Hanna & Wang continue-
‘However, not all civil servants engage in the same level of corrupt behavior, even in the same position or role. Besley (2005) and Prendergast (2007) posit that this may be potentially due to different government workers having different preferences over engaging in corruption. As such, it follows that the types of individuals that select into government may help explain variation in corruption levels. ‘

Or it may NOT. Besley’s paper was okay when it came out. It said ‘people don’t think Blair is a crook because…urm… well, they just don’t okay, and I’ve written a paper so thank you and good night.’ That was 12 years ago. Now everybody thinks Blair was a great big crook and all his vaunted Public/Private Partnership schemes and ‘Third Way’ ‘arms length’ Management Organisations were a big fucking swindle from which he and his ilk profited immensely.

Why do Hanna & Wang cite a paper about the likes of Tony Blair in a study about poor students at crap Colleges in Karnataka? Are they mad? Or is this stupidity just par for the course?

Let us see-

‘The empirical literature has mostly focused on documenting how monitoring and financial incentives affect public service delivery in developing countries (e.g. Fisman and Miguel, 2007; Olken, 2007; Duflo, Hanna and Ryan, 2012; Niehaus and Sukhtankar, 2013).’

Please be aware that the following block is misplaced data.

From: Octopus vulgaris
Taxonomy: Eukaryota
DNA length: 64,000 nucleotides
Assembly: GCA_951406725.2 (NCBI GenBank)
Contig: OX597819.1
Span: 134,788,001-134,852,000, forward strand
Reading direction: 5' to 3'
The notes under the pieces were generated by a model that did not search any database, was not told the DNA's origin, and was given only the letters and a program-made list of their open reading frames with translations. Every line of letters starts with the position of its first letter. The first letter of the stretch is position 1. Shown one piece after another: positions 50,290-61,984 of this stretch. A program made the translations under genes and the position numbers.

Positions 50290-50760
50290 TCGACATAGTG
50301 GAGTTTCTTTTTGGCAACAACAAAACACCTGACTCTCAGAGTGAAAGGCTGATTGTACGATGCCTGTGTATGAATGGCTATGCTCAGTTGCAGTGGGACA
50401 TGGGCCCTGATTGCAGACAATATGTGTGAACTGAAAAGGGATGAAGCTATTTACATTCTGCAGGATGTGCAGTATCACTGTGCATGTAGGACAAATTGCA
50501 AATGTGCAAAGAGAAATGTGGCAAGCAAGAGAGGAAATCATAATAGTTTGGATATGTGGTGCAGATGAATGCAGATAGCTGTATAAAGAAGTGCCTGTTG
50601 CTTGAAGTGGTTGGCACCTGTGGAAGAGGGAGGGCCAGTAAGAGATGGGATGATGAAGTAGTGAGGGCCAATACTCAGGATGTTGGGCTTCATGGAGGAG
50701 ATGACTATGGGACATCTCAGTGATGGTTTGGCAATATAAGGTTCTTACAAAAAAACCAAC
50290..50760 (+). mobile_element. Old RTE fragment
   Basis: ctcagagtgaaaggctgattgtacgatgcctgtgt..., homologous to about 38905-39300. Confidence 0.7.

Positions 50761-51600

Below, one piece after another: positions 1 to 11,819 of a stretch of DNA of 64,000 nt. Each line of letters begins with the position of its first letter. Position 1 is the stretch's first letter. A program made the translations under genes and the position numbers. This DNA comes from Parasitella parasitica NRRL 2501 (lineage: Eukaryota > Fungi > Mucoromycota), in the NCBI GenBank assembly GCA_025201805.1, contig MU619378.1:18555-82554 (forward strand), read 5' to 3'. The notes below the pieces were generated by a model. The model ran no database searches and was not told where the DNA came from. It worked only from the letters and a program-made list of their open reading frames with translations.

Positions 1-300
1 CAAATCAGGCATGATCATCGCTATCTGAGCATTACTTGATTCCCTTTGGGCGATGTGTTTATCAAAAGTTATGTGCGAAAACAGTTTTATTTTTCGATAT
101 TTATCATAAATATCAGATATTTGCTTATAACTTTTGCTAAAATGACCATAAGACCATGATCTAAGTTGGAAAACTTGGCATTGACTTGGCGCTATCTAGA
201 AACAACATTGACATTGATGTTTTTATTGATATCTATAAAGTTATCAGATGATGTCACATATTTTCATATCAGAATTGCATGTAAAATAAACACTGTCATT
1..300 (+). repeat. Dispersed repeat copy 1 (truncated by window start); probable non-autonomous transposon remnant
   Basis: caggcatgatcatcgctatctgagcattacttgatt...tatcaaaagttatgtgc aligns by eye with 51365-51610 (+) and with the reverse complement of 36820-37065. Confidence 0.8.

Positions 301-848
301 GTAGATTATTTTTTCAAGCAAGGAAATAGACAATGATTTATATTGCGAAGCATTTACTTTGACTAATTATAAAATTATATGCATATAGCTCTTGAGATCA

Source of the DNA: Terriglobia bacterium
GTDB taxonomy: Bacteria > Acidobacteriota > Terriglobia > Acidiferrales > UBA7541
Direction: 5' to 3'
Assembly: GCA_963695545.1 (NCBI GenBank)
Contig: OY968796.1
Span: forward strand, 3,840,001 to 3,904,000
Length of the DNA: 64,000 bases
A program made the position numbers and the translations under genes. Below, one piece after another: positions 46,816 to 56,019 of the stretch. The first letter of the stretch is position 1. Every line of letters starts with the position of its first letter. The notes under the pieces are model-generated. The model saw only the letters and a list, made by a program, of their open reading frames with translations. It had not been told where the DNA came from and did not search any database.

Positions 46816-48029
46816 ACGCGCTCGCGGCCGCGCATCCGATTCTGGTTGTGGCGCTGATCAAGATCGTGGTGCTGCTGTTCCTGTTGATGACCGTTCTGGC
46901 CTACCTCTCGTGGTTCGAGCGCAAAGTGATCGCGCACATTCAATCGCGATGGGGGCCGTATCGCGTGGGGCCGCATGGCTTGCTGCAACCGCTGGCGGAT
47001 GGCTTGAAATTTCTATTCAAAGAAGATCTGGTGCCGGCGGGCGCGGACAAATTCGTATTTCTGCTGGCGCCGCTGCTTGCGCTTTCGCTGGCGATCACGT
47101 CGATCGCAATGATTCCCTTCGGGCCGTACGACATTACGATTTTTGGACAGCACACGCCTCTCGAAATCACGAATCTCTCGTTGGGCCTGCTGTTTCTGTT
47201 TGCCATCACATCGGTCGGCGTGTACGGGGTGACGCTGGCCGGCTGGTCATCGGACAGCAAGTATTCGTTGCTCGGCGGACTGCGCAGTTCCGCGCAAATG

Fisman & Miguel looked at UN diplomats in New York. Those from highly corrupt countries were less likely to pay their fines. Once enforcement was beefed up, by the confiscation of diplomatic plates, the delinquents toed the line. Big surprise. Why bring it up in this context? Do Hanna & Wang not understand that diplomats have immunity, save by express waiver by their own Foreign Ministry, and that this is almost never granted? A diplomat only has to fear his own country’s laws, not those of the host country. There can be reciprocal agreements- e.g. the Americans and Brits can agree that their respective diplomats pay parking tickets in each other’s countries. In their absence, it becomes a matter of punctilio for protocol officers to battle things out. What happened in 2002 which made UN diplomats suddenly amenable to pressure from the host country? Think about it. You know the answer. 9/11. After 9/11, New York could crack down on UN diplomats because… guess what other stuff was going down. America was suddenly in the business of ‘boots on the ground’ ‘regime change’ and that sure scared a lot of diplos straight.